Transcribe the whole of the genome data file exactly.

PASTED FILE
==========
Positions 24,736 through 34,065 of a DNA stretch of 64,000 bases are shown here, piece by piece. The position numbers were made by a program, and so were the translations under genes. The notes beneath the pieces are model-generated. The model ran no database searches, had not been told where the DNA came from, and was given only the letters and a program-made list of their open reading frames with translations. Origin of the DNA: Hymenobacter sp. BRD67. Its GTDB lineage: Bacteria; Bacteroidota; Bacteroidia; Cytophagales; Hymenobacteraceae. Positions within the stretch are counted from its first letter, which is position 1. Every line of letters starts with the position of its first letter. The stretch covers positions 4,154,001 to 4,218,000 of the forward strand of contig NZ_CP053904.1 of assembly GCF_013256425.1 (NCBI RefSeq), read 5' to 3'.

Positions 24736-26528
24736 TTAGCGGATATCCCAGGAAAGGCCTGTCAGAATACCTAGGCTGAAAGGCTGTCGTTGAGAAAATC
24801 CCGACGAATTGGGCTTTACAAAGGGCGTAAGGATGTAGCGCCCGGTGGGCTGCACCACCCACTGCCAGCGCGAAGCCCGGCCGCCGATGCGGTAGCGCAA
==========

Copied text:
Positions 24,736 through 34,065 of a DNA stretch of 64,000 bases are shown here, piece by piece. The position numbers were made by a program, and so were the translations under genes. The notes beneath the pieces are model-generated. The model ran no database searches, had not been told where the DNA came from, and was given only the letters and a program-made list of their open reading frames with translations. Origin of the DNA: Hymenobacter sp. BRD67. Its GTDB lineage: Bacteria; Bacteroidota; Bacteroidia; Cytophagales; Hymenobacteraceae. Positions within the stretch are counted from its first letter, which is position 1. Every line of letters starts with the position of its first letter. The stretch covers positions 4,154,001 to 4,218,000 of the forward strand of contig NZ_CP053904.1 of assembly GCF_013256425.1 (NCBI RefSeq), read 5' to 3'.

Positions 24736-26528
24736 TTAGCGGATATCCCAGGAAAGGCCTGTCAGAATACCTAGGCTGAAAGGCTGTCGTTGAGAAAATC
24801 CCGACGAATTGGGCTTTACAAAGGGCGTAAGGATGTAGCGCCCGGTGGGCTGCACCACCCACTGCCAGCGCGAAGCCCGGCCGCCGATGCGGTAGCGCAA